Abstract: Publication date: Available online 9 February 2017
      Source:Australasian Marketing Journal (AMJ)
      Author(s): Archana Anand Boppolige, Anjula Gurtoo
      Virality or the viral phenomenon refers to the rapid growth and adoption pattern of a product, akin to a biological virus. Whilst evidence of viral success exists in the literature, the measurement of viral success remains underexplored. The exponential growth measurement approach, although popular, has limitations of being a single measure technique. This paper develops a comprehensive methodological framework to empirically measure the viral phenomenon and thereby to identify and differentiate a viral phenomenon from popularity. The concept of spike and peak is introduced to understand the viral diffusion pattern. The high performers are tested for viral growth rate using the curve fitting method. Process mapping to a considerable time-period characterizes the phenomenon at different life stages. Data from TED talk videos test the framework, and Twitter data validate the TED talk results. The paper concludes with a discussion on the significance of the results for product managers and the marketing industry.

      PubDate: 2017-02-10T20:57:42Z
      DOI: 10.1016/j.ausmj.2017.01.002
  • Behavioural effects of nonconscious mimicry and social intentions
    • Authors: Sabrina Pei-Han Wong; Nicole Hartley; Alastair Tombs
      Abstract: Publication date: Available online 30 January 2017
      Source:Australasian Marketing Journal (AMJ)
      Author(s): Sabrina Pei-Han Wong, Nicole Hartley, Alastair Tombs
      Nonconscious mimicry is a salient behaviour in many social interactions, such as the imitation of accent over the phone or the tendency to return a smile from another smiling person. However, existing research has yet to consider the importance of individuals' social intentions when entering into a social interaction in a customer service setting. This paper extends current managerial leadership theory into the novel setting of nonconscious mimicry to explain the critical role of social intentions in relationship building in customer service encounters. This research consists of a 3 × 2 between-subjects factorial design to evaluate the hypothesised relationships between nonconscious mimicry, social intentions, and product choice behaviour. The findings indicate that social intentions play a critical role influencing the relationship between nonconscious mimicry and product consumption, purchase intentions, and product liking in service encounters. Further, it is suggested that individuals identified as task-oriented should not be behaviourally imitated, as this will not positively increase product liking, purchase intentions, or product consumption. Instead, consumers should be primed to be relationship-oriented prior to nonconscious mimicry.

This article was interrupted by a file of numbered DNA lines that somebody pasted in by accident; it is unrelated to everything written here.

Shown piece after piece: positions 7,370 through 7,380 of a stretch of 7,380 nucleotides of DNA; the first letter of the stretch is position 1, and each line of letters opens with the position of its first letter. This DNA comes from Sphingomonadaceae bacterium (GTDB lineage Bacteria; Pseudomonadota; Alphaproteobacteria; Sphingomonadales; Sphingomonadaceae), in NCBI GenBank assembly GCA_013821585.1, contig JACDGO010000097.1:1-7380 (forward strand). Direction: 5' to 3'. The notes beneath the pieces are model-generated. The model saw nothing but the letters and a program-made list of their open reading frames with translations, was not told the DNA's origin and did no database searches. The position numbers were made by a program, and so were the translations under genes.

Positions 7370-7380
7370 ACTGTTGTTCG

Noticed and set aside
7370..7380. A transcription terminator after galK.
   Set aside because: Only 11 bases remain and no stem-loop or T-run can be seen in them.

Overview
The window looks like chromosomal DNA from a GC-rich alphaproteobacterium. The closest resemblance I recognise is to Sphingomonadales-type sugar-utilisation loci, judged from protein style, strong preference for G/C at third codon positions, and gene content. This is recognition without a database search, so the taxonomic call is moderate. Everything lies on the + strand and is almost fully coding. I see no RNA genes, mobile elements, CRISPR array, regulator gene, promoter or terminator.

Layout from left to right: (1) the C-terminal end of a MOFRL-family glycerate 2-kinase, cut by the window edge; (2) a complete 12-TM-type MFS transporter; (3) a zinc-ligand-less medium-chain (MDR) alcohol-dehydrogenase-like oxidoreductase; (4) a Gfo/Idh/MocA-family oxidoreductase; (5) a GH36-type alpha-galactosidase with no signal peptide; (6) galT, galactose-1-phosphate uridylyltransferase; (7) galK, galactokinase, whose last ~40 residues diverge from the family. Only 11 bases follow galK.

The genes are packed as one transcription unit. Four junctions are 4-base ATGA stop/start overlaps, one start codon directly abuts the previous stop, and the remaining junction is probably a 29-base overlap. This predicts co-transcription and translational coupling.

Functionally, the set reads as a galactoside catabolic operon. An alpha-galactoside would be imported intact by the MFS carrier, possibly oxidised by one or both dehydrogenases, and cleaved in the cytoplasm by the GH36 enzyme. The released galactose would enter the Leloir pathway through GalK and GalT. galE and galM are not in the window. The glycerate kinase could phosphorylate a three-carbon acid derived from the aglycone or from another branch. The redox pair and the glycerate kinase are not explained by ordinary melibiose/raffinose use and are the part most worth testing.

PubDate: 2017-02-04T20:27:35Z
      DOI: 10.1016/j.ausmj.2017.01.001
  • Introduction to the special section
    • Authors: Ian Phau; Tony Garrett
      First page: 314
      Abstract: Publication date: November 2016
      Source:Australasian Marketing Journal (AMJ), Volume 24, Issue 4
      Author(s): Ian Phau, Tony Garrett

      PubDate: 2016-12-07T04:31:35Z
      DOI: 10.1016/j.ausmj.2016.11.010
  • Editorial
    • Authors: Roger Marshall
      First page: 179
      Abstract: Publication date: November 2016
      Source:Australasian Marketing Journal (AMJ), Volume 24, Issue 4
      Author(s): Roger Marshall

      PubDate: 2016-12-07T04:31:35Z
      DOI: 10.1016/j.ausmj.2016.08.008
  • The effects of humour in online recruitment advertising
    • Authors: Eeva-Liisa Oikarinen; Magnus Söderlund
      Pages: 180 - 186
      Abstract: Publication date: Available online 27 February 2016
      Source:Australasian Marketing Journal (AMJ)
      Author(s): Eeva-Liisa Oikarinen, Magnus Söderlund
      This study explores humour in recruitment advertising by examining the effects on job seekers of humour in online job advertisements. The results from an experimental study in which the humour content in job ads was manipulated indicate that humour negatively affected job seekers' attitudes towards the job ad, the company, and the job. However, humour content had no effect on job seekers' attitudes towards the managers depicted in the ads and no impact on intentions to apply for the job. Yet humour content enhanced intentions to share job ads, which is an important marketing response given the increased importance of social media. The study contributes to the growing literature on humour in advertising and to the literature on recruitment advertising by investigating the use of humour in the hitherto unexplored job advertising context.

      PubDate: 2016-03-07T07:13:34Z
      DOI: 10.1016/j.ausmj.2016.02.005
  • Comparing student loyalty behavioural intentions across multi entry mode
           deliveries: An Australian perspective
    • Authors: Vanessa Quintal; Ian Phau
      Pages: 187 - 197
      Abstract: Publication date: Available online 13 February 2016
      Source:Australasian Marketing Journal (AMJ)
      Author(s): Vanessa Quintal, Ian Phau